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Osgood Schlatter Disease

Osgood Schlatter Disease

What is Osgood-Schlatter Disease?

Osgood-Schlatter disease refers to a condition of an overuse injury that occurs in the knee region of growing children and adolescents. This is caused by inflammation of the tendon located below the knee cap (patellar tendon). Children and adolescents who participate in sports such as soccer, gymnastics, basketball and distance running are at higher risk of this disease.

Causes of Osgood-Schlatter Disease

Outdoor sports activities which involve a lot of running and jumping may induce stress on the thigh muscles which in turn pull the patellar tendon which connects the knee cap to the tibia. Repeated stress can cause the tendon to move away from the tibia which results in pain and swelling of the affected knee. In some cases, the body may try to close the gap with new bone growth which results in a bony lump in that region.

Symptoms of Osgood-Schlatter Disease

The main symptoms of Osgood-Schlatter disease include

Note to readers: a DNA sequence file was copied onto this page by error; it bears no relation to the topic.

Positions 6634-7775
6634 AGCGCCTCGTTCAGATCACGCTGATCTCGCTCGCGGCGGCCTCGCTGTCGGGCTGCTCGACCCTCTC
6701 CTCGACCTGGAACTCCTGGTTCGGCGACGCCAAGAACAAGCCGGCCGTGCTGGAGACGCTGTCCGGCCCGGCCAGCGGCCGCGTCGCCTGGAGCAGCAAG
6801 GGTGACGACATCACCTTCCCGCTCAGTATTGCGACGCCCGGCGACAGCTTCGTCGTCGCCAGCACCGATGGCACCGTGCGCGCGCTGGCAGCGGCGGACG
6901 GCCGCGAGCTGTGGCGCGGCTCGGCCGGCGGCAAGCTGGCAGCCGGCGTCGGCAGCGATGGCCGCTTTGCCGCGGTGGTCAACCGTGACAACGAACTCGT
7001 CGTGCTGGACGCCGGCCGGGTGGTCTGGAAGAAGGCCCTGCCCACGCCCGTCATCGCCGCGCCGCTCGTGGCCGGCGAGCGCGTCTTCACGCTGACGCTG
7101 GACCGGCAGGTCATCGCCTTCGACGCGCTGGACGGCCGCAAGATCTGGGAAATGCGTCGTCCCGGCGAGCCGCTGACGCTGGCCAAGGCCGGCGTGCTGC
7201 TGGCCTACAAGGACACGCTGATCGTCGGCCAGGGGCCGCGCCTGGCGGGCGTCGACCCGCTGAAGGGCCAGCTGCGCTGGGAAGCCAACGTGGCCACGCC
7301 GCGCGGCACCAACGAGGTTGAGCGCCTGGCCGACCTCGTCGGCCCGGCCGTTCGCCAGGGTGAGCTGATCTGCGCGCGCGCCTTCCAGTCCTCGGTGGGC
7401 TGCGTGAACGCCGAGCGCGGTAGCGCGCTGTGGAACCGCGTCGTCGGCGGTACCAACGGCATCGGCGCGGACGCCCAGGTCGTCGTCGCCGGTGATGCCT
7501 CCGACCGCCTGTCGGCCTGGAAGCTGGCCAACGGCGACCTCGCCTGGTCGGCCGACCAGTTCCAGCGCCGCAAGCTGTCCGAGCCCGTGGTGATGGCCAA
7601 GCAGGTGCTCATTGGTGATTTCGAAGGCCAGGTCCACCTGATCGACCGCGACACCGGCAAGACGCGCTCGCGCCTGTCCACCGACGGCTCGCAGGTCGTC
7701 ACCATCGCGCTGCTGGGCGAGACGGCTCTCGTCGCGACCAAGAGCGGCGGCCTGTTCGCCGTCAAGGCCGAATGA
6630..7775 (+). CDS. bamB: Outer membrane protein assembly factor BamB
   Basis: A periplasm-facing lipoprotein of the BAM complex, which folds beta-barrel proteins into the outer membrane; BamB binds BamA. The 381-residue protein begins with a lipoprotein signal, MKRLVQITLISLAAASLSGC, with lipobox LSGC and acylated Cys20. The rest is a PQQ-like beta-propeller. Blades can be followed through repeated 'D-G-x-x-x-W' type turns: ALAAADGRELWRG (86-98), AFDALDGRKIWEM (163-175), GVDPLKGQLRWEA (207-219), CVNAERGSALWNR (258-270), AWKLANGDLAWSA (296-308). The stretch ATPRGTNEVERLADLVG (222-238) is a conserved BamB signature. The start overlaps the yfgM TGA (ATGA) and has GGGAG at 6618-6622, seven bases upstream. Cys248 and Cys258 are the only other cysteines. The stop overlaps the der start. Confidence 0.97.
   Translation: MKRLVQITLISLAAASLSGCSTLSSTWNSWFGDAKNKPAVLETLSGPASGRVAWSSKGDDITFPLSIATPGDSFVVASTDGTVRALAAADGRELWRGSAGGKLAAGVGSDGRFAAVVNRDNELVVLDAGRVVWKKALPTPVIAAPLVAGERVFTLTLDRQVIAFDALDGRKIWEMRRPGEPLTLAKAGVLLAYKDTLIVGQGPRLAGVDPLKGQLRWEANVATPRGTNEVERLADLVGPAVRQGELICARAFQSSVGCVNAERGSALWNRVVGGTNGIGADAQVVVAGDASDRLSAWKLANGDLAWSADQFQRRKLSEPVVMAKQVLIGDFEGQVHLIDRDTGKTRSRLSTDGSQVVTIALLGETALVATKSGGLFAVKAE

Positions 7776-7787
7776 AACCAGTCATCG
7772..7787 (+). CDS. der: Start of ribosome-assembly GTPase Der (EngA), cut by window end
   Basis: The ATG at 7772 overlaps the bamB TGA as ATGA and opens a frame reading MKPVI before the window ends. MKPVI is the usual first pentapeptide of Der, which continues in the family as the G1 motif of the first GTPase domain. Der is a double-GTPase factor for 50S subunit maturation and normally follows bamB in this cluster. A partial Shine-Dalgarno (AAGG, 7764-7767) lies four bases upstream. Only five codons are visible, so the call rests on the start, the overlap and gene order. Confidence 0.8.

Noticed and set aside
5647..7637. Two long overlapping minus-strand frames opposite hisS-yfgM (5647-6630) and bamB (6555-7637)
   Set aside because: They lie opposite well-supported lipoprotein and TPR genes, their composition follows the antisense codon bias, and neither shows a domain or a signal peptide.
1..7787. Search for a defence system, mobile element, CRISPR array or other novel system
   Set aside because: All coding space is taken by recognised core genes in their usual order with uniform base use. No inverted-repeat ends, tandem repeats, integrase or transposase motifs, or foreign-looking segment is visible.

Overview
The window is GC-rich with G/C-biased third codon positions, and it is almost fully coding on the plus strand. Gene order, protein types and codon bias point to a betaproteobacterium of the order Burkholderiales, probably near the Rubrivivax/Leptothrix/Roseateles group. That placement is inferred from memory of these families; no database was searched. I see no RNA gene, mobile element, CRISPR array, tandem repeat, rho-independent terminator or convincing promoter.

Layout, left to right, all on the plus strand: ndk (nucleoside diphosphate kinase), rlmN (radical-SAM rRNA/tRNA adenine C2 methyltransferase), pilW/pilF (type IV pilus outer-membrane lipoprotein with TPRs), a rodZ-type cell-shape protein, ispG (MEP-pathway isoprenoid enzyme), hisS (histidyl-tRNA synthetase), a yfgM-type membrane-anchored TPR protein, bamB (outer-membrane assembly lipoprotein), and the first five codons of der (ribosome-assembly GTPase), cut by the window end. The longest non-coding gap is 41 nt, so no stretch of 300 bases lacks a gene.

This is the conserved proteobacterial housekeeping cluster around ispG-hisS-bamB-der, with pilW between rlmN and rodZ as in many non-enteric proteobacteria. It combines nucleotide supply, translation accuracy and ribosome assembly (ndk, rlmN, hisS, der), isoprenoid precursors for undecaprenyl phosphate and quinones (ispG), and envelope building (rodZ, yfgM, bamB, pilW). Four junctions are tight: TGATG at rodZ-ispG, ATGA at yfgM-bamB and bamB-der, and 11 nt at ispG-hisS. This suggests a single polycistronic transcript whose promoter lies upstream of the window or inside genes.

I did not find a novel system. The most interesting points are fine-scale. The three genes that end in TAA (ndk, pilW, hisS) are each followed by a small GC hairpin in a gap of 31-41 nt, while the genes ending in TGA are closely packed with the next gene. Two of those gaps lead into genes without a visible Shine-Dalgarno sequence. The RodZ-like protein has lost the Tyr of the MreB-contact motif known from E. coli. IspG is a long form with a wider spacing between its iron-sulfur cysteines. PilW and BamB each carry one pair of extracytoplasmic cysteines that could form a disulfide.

• Knee pain
  • Swelling
  • Tenderness below the knee cap area

Diagnosis of Osgood-Schlatter Disease

Diagnosis of Osgood-Schlatter disease includes review of symptoms and medical history. A physical examination will be performed where your doctor will check your child's knee for pain, swelling, and inflammation. An X-ray or MRI scan may be ordered to view images of the knee bones and examine in detail the area of the affected tendons and tibia.

Treatment for Osgood-Schlatter Disease

The goal of treatment is to reduce pain and swelling. The treatment includes the use of non-steroidal anti-inflammatory medications and physical therapy. Physical therapy may include strengthening exercises for the thigh muscles to help stabilize the knee joint. Most of the symptoms associated with Osgood-Schlatter disease completely disappear with completion of the growth spurt (period of rapid growth rate).

Usefull Links

American Academy of Orthopaedic Surgeons American College of Sports Medicine Arthroscopic Association of North America Missouri State Medical Association